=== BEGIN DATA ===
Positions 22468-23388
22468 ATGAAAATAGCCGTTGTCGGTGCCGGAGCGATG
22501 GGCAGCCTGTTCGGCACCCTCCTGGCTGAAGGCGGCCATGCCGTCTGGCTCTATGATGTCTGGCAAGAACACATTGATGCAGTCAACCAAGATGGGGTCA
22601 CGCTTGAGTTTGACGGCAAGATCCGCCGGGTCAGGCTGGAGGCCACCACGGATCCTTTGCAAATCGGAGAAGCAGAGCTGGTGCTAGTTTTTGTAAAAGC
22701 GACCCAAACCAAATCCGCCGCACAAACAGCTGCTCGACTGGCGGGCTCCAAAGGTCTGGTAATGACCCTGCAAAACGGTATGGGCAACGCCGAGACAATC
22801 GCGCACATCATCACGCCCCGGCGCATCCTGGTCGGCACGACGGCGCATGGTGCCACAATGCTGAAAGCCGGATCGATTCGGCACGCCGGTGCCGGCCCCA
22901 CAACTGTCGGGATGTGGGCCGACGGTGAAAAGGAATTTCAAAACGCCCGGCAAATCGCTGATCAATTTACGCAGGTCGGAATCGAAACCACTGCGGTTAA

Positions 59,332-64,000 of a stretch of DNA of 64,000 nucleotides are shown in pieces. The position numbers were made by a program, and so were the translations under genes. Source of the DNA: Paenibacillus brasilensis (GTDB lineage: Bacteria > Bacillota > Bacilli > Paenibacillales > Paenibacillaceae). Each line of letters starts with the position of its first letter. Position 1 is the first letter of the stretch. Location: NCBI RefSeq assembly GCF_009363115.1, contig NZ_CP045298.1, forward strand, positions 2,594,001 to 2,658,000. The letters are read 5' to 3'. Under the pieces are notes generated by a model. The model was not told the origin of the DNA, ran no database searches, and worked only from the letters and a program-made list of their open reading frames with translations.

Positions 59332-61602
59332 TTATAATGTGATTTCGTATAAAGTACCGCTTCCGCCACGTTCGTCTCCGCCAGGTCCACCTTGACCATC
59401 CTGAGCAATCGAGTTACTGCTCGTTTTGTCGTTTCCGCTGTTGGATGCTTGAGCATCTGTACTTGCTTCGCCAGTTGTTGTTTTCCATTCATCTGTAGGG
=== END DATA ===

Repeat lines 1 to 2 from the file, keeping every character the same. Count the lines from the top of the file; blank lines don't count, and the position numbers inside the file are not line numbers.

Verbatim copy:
Positions 22468-23388
22468 ATGAAAATAGCCGTTGTCGGTGCCGGAGCGATG